As we get ready for the launch of Visual Studio 2010 and .NET Framework 4, I find myself looking back at the project to think about some of the critical factors that lead to our success. 


One of the things that stands out clearly for me is our practice of dogfooding the various pieces of Visual Studio throughout the product cycle.  Here at Microsoft, we use the term “dogfooding” to refer to the internal use of a pre-release product in our daily work - after all, until our product is good enough for us to use every day, it’s not good enough for the rest of the world either!


Microsoft teams have a long tradition of dogfooding their products long before releasing them to external customers for their own adoption and Developer Division is no exception to that.  In fact, because we are in the same business as many of our customers (namely writing software products) I would say that dogfooding is an especially important practice for us to embrace.  I’m happy to tell you that with Visual Studio 2010 we have redoubled our efforts in this area. 


One of the first things we did during the VS2010 project cycle was to convert the entire division over to using Team Foundation Server for bug tracking and source control.  We had used TFS to track features across the entire project during previous product cycles.  We had also used TFS for source and bugs for the Team System teams.  So, switching over the entire division was a big step for us in terms of using our latest tools on such a large project.  Here are some statistics from our instance of TFS towards the end of the project:


·         3,668 active users in a 14 day period

·         896 builds per month

·         828,978 work items, including bugs, tasks and other work that we track

·         25,170,852 source code files under version control

·         15.5 terabytes of data


Brian Harry runs the TFS team and has reported extensively about our use of TFS during this product cycle.  I’d encourage you to follow his blog if you’re interested in learning more about what we’ve done and what we’ve learned as we use TFS internally.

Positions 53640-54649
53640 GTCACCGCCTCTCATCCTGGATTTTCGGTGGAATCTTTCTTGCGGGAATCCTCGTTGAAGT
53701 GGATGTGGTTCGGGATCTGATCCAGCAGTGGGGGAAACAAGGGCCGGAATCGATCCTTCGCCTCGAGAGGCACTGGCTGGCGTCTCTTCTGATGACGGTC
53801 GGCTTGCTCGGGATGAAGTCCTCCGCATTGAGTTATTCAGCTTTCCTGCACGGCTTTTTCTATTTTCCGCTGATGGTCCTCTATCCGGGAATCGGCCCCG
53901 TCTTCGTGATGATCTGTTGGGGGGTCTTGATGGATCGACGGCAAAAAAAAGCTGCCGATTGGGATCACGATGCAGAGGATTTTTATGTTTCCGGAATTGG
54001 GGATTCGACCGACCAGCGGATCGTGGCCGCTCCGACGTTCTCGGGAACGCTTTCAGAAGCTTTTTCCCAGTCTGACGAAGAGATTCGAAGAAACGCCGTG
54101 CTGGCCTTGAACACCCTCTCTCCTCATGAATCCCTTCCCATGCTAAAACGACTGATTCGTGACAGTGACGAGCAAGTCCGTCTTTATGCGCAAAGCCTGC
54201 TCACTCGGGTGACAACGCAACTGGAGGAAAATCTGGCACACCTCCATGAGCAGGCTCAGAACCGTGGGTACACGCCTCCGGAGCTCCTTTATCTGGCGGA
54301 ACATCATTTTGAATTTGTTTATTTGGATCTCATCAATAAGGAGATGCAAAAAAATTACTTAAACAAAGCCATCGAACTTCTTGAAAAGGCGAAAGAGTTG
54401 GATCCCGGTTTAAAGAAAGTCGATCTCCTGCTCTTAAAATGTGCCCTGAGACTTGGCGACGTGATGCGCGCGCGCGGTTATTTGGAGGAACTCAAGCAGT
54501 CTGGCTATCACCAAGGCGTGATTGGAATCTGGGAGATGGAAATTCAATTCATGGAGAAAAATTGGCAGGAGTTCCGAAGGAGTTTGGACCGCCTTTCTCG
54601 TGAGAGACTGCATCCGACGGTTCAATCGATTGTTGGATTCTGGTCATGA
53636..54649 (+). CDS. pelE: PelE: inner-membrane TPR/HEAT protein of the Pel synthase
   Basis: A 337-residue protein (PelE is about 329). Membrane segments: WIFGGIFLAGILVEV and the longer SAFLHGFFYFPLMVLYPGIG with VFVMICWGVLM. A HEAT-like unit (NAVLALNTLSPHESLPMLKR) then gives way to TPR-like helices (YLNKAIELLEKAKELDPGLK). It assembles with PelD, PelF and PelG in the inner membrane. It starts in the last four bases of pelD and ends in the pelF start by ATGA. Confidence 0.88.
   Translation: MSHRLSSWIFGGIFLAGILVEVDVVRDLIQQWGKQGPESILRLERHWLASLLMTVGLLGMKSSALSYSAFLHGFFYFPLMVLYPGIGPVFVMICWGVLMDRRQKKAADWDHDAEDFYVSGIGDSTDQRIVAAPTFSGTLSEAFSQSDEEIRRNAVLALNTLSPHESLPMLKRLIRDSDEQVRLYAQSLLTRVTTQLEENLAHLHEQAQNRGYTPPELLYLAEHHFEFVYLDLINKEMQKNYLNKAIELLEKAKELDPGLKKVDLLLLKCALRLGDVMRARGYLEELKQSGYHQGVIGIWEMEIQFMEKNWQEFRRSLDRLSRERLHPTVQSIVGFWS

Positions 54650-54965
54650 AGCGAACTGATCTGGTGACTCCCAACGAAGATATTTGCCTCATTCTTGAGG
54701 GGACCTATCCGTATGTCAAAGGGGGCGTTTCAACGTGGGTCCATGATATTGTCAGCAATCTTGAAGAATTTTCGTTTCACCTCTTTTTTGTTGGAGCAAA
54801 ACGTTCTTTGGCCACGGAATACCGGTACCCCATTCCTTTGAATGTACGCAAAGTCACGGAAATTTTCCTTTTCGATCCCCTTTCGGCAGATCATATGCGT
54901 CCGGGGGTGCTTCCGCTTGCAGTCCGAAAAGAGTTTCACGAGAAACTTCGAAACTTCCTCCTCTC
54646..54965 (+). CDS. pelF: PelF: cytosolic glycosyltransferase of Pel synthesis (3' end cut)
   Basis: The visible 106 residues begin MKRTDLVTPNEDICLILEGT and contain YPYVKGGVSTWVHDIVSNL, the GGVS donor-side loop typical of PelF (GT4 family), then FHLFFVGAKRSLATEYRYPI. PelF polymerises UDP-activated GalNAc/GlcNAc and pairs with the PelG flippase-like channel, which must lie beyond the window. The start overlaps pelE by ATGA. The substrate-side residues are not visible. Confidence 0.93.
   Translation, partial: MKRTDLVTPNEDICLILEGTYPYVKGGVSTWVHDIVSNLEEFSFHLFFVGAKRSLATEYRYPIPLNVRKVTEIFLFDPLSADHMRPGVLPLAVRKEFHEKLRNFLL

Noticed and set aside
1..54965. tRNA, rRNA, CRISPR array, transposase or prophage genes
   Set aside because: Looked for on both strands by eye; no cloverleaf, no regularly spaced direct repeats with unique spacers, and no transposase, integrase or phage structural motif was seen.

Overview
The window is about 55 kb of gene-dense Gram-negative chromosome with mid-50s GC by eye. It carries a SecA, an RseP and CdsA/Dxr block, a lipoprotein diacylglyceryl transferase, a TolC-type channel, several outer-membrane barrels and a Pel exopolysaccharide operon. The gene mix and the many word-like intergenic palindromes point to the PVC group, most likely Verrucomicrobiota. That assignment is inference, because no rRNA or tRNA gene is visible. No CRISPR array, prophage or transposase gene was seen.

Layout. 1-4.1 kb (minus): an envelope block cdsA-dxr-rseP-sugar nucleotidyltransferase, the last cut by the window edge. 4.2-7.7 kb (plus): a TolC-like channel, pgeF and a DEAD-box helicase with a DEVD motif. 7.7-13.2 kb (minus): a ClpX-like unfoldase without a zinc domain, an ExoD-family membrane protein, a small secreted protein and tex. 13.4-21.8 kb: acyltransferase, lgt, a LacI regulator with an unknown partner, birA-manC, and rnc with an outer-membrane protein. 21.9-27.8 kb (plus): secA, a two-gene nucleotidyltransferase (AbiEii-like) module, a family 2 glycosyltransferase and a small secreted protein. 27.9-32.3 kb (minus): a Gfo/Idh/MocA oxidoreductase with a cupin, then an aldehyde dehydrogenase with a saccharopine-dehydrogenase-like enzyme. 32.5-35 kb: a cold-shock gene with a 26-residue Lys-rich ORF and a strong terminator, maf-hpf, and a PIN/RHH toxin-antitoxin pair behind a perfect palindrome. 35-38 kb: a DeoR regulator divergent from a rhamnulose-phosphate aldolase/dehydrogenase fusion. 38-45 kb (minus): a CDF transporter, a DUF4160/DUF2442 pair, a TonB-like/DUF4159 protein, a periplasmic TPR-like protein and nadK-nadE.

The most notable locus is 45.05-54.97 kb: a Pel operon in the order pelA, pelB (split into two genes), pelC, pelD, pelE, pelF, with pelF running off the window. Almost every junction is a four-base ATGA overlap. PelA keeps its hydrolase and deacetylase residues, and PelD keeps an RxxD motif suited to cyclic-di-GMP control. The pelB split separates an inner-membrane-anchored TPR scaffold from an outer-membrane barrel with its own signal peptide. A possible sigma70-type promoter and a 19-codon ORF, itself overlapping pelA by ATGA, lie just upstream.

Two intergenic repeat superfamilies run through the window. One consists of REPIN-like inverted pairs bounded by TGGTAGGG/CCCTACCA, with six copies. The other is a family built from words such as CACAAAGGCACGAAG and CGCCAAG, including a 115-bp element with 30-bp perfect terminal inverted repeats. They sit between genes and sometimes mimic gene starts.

The other big thrust of our dogfooding effort for the VS2010 and .NET 4 project was to ensure that we had broad adoption of the latest builds of Visual Studio itself.  Unlike with TFS where the service is centrally managed, the tools developers and testers use on their desktops are not.  As such, we built telemetry into dogfood builds of VS to help us understand how many folks were using the product daily and what builds were deployed throughout the team. As of today, we have over 12,000 people inside Microsoft running VS 2010 for their day-to-day development.  In addition, employees installed pre-release versions of .NET Framework 4 to their desktops more than 35,000 times, and and MSDN deployed pre-release .NET Framework 4 on 112 servers.


Early feedback from our internal adopters has provided us significant help in ensuring that our product works well in many different real world scenarios for different sized teams, projects and application types. 


As you can see, dogfooding plays a very significant role in our product development phase and one that we in Developer Division embrace fully.